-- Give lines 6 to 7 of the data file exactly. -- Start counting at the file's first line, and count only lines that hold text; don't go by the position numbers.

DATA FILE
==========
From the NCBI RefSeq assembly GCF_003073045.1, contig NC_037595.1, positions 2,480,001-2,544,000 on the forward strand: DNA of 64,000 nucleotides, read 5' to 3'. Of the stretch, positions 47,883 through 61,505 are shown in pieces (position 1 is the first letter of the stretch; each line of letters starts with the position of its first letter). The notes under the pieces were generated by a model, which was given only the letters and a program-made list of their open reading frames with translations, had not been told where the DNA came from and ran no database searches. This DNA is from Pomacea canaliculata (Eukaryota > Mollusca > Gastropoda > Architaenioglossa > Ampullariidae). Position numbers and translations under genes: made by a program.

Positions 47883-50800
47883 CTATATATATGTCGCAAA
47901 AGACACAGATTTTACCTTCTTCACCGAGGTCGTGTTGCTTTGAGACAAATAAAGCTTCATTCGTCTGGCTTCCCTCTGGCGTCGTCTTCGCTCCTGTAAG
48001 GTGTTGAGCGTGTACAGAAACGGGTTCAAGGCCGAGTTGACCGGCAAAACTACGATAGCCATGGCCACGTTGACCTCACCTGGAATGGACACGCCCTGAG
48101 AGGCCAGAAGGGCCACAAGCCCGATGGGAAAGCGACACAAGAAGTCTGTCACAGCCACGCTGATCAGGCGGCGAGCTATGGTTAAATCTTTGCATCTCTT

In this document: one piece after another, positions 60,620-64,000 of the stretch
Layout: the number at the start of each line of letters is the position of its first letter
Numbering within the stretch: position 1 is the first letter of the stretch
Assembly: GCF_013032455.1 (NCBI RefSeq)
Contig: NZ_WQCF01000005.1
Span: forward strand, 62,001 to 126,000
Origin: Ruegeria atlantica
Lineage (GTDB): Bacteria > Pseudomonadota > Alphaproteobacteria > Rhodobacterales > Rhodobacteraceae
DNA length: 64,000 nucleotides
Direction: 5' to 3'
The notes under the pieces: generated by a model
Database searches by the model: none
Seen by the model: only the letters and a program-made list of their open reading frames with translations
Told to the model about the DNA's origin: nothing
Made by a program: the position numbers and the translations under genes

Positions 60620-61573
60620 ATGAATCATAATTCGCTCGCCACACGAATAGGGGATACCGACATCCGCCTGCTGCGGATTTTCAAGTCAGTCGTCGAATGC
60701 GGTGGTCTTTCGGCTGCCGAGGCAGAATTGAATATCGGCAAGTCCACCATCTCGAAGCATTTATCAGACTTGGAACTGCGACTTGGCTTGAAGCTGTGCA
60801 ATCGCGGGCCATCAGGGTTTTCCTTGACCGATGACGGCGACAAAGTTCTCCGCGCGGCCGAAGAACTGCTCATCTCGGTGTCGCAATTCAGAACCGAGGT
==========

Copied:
48101 AGGCCAGAAGGGCCACAAGCCCGATGGGAAAGCGACACAAGAAGTCTGTCACAGCCACGCTGATCAGGCGGCGAGCTATGGTTAAATCTTTGCATCTCTT

In this document: one piece after another, positions 60,620-64,000 of the stretch